Spokesperson of the Ghana Private Road Transport Union, Abbas Imoro says the recent 20% increment of lorry fares across the country is a long overdue action by the Union.

According to him, taking into consideration the recent hike in petroleum prices and the increasing cost of living, it is only fair that commercial drivers who have over the period borne much of the financial burden be relieved slightly with the increment of fares.

He noted that the Union had only taken into consideration the hike in prices of petroleum products only to effect the upward adjustment even though the process of spare parts and lubricants had also sky rocketed in the few months.

Speaking on JoyNews’ PM Express, Abbas Imoro stated that the Union had expected government to do more to stall the hike in prices of petroleum products but following recent price increments especially of diesel they had no choice but to implement their upward adjustment.

He explained that several attempts to get government to sit at the table for discussions had failed, thus their recent action.

“If my memory serves me right, somewhere 12th February,  we came up with a 15% upward adjustment, and the communique which came out if you look at the second paragraph, we stated over there that the threshold of 10% on fuel, if it hits 10% we’ll come up with another upward adjustment. We did make mention of 8.8, meaning if it moves from 7.99 to ₵8.8 then we’ll come up with another upward adjustment.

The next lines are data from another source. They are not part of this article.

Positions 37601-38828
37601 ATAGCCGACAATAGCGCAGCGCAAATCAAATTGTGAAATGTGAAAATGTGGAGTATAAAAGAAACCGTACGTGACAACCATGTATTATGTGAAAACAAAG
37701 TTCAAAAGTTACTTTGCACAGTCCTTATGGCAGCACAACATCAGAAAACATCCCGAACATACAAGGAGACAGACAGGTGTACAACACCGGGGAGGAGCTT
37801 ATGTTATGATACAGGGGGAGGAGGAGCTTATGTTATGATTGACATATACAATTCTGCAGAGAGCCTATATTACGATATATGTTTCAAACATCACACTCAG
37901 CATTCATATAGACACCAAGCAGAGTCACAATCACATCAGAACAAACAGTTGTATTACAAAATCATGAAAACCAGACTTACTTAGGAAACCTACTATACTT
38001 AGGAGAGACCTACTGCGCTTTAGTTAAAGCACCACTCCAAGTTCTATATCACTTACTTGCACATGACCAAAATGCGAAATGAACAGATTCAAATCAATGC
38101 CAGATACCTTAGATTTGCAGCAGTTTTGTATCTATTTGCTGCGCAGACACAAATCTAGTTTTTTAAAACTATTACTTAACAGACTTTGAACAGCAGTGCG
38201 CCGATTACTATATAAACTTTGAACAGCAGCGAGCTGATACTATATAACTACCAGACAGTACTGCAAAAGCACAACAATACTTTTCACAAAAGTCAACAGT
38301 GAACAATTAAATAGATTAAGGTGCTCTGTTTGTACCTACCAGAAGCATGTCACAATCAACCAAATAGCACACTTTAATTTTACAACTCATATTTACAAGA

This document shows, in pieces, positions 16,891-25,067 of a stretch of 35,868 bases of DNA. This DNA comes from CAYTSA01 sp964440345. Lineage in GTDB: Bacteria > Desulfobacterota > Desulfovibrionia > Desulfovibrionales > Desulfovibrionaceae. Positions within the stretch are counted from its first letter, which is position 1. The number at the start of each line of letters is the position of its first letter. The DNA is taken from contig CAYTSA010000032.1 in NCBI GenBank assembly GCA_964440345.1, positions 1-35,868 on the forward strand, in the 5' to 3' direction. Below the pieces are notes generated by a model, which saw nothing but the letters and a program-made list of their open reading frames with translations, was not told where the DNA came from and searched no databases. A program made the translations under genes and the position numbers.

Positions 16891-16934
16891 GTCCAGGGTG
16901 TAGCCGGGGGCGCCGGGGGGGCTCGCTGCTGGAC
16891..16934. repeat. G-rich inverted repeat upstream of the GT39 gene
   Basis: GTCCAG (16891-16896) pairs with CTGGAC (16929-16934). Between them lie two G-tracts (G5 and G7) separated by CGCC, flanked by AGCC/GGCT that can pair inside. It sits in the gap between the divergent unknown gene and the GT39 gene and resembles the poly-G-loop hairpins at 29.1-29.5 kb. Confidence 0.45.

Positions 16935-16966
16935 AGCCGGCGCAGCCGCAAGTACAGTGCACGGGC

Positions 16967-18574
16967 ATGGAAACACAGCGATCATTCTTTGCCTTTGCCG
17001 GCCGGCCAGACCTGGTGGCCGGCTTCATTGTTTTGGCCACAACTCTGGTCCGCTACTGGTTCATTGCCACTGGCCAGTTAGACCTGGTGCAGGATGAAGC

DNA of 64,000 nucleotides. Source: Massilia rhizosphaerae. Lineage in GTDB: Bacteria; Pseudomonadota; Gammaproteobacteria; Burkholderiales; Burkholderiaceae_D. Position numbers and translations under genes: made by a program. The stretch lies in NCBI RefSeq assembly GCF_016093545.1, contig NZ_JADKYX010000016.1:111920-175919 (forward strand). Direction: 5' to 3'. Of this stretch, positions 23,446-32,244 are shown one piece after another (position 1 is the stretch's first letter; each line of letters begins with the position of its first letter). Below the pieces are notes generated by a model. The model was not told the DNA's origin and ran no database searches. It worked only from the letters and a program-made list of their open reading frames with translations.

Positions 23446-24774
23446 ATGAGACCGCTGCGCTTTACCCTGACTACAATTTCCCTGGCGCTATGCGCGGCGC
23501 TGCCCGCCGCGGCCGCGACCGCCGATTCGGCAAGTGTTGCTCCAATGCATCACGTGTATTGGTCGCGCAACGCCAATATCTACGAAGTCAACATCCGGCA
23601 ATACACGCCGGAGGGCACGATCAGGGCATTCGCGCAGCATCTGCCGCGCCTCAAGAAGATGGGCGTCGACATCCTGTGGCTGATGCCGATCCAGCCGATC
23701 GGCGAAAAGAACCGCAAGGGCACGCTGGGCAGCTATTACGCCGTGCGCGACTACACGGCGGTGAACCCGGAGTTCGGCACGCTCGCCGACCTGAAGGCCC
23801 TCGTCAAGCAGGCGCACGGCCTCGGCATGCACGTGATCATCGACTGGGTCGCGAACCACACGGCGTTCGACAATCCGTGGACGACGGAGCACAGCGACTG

“I quite remember somewhere March the threshold hit 10.80, then on the 17th March we wrote to the Transport Ministry our intention of coming up with another upward adjustment, and in that letter we stated a meeting between GPRTU and the Transport Ministry of which as we speak now there hasn’t been any reply to that letter at all,” he said.

He noted that despite there being radio silence concerning the letters sent to the Ministry calling for a stakeholders meeting, the Union has been speaking with some key players at the Ministry to see to to it that the meeting indeed comes on.

He is, however, adamant that the GPRTU will back down from their upward adjustment.

According to him, push has come to shove, and there is very little the Ministry can do about the situation now.

“If you look at managerial decisions or the way the system works they could have at least acknowledged receipt of that letter, but behind the letter we’ve been communicating with them, trying to make sure we sit and solve that problem because we felt it was even overdue for us to come up with an upward adjustment, and each time we agree on a date and time then it’s being postponed.”